People throughout history have reenacted the ritual of raising their glass of water damage Ogden in celebration. If a glass is raised in true celebration then it will more likely contain some form of alcohol. However, if the celebration cup happens to contain water then it is highly likely that some form of damage has preceded the raising of said cup. In other words the person who is celebrating is celebrating with water instead of alcohol because he or she has been previously damaged (health-wise) from alcohol at some point in the past. This theory would make perfect sense except for the fact that this article (according to its title) is about water damage and not alcohol damage.
WATER DAMAGE OGDEN OR ALCOHOL DAMAGE OGDEN?
So what do we mean when we talk about water damage as opposed to alcohol damage in this context? The reason we use the term water damage instead of the term alcohol damage is because in Ogden the word for alcohol happens to be water. But if this is the case then why not just come out and say that in the beginning rather than go through this rigmarole about water damage and alcohol damage and the switching of these words in this unidentified location called Ogden.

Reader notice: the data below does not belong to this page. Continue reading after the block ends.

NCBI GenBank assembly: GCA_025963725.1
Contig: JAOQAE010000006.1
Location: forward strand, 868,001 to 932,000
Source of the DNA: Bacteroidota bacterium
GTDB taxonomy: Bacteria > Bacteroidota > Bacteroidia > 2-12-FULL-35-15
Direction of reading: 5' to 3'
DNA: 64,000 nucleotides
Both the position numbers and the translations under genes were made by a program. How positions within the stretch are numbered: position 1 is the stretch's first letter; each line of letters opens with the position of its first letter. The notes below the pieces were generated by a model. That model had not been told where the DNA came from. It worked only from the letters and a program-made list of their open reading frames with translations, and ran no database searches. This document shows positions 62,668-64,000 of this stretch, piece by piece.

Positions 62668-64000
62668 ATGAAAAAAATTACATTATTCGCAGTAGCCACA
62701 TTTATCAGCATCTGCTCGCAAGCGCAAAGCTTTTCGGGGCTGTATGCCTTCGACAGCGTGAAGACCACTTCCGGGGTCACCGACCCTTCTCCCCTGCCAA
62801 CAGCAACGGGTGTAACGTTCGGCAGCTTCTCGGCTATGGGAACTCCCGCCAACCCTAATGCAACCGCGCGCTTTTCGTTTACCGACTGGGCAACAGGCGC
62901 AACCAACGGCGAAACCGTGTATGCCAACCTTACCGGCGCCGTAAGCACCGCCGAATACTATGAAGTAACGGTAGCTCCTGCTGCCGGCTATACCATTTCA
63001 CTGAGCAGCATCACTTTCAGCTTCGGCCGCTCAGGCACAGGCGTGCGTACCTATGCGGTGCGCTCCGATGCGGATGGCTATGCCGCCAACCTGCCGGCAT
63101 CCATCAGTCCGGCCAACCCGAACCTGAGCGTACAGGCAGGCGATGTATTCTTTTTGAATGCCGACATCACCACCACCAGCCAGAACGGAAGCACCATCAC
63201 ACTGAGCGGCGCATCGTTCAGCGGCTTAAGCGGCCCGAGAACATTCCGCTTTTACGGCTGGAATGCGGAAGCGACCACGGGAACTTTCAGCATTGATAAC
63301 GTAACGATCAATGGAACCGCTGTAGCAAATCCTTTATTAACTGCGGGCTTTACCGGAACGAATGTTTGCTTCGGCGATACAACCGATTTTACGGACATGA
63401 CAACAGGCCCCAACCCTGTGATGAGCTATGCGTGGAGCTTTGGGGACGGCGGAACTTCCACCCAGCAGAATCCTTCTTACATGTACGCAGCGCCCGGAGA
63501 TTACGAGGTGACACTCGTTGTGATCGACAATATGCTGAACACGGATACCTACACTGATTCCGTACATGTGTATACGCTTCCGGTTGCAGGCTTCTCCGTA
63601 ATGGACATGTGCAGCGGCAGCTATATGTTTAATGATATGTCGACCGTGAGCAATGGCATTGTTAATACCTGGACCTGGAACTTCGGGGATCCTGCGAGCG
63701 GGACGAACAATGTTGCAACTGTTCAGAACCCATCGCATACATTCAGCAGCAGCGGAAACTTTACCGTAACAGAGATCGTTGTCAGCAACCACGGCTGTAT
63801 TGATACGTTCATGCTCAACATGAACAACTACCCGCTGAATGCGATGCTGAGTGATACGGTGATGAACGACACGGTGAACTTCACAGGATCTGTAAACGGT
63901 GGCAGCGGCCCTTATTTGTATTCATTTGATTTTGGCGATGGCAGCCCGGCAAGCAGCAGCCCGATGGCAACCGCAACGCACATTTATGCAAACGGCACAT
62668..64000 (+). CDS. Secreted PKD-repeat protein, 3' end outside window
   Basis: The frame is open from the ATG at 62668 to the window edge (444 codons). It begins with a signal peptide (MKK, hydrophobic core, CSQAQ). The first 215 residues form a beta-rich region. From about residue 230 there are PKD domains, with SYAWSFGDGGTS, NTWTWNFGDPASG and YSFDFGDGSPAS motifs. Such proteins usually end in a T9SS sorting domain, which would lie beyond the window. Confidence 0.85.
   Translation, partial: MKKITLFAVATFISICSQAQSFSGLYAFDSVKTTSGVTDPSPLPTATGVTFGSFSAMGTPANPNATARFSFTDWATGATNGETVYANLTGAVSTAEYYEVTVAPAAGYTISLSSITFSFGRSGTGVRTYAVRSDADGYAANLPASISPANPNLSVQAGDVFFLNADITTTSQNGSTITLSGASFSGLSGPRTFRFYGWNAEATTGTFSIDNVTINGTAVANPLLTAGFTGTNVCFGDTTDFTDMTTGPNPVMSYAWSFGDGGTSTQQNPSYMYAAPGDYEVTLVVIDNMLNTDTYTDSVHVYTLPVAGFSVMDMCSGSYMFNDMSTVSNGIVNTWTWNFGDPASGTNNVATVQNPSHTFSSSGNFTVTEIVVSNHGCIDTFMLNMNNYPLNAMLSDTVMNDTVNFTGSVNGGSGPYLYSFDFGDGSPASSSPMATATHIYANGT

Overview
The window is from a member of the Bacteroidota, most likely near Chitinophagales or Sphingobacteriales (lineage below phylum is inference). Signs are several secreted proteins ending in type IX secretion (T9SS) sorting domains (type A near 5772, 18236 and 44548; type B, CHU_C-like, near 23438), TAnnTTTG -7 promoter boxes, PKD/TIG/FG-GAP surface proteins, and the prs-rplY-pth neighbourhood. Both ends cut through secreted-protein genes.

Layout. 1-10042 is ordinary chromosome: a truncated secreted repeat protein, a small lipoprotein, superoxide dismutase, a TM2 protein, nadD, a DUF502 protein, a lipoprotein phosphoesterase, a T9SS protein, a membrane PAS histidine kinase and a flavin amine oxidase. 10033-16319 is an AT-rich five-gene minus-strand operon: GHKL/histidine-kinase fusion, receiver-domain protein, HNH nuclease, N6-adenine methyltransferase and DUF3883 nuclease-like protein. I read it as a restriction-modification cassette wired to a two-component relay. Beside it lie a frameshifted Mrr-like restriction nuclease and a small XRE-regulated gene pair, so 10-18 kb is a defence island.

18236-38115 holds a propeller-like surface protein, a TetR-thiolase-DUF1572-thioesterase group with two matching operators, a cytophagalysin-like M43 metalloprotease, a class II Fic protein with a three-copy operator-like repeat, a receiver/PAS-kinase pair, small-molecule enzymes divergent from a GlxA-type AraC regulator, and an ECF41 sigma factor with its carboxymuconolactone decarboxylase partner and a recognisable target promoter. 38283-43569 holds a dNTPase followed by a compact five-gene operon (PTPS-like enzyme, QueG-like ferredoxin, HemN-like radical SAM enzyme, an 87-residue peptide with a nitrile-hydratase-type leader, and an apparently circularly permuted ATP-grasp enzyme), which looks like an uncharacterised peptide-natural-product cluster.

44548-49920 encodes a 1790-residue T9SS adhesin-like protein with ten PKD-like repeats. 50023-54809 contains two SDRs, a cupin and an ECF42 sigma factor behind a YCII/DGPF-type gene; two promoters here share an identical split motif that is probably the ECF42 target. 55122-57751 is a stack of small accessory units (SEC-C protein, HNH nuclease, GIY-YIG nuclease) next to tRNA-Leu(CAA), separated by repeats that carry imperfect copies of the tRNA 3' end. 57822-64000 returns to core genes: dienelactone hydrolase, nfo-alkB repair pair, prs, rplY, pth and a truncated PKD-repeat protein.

In the final analysis it really does not matter whether we speak of water damage or alcohol damage. The simple fact is that damage is damage regardless of what specific liquid was the supposed source of the damage. If we are to accept Stephen Hawking’s proposition that time and therefore the “laws” of cause and effect are a mental conception then we must also accept that the alcohol could cause the damage which would then lead to the consumption of water in celebration or vice versa. This dynamic is certainly at play in Ogden but it is also at play in all other locations including Kentucky.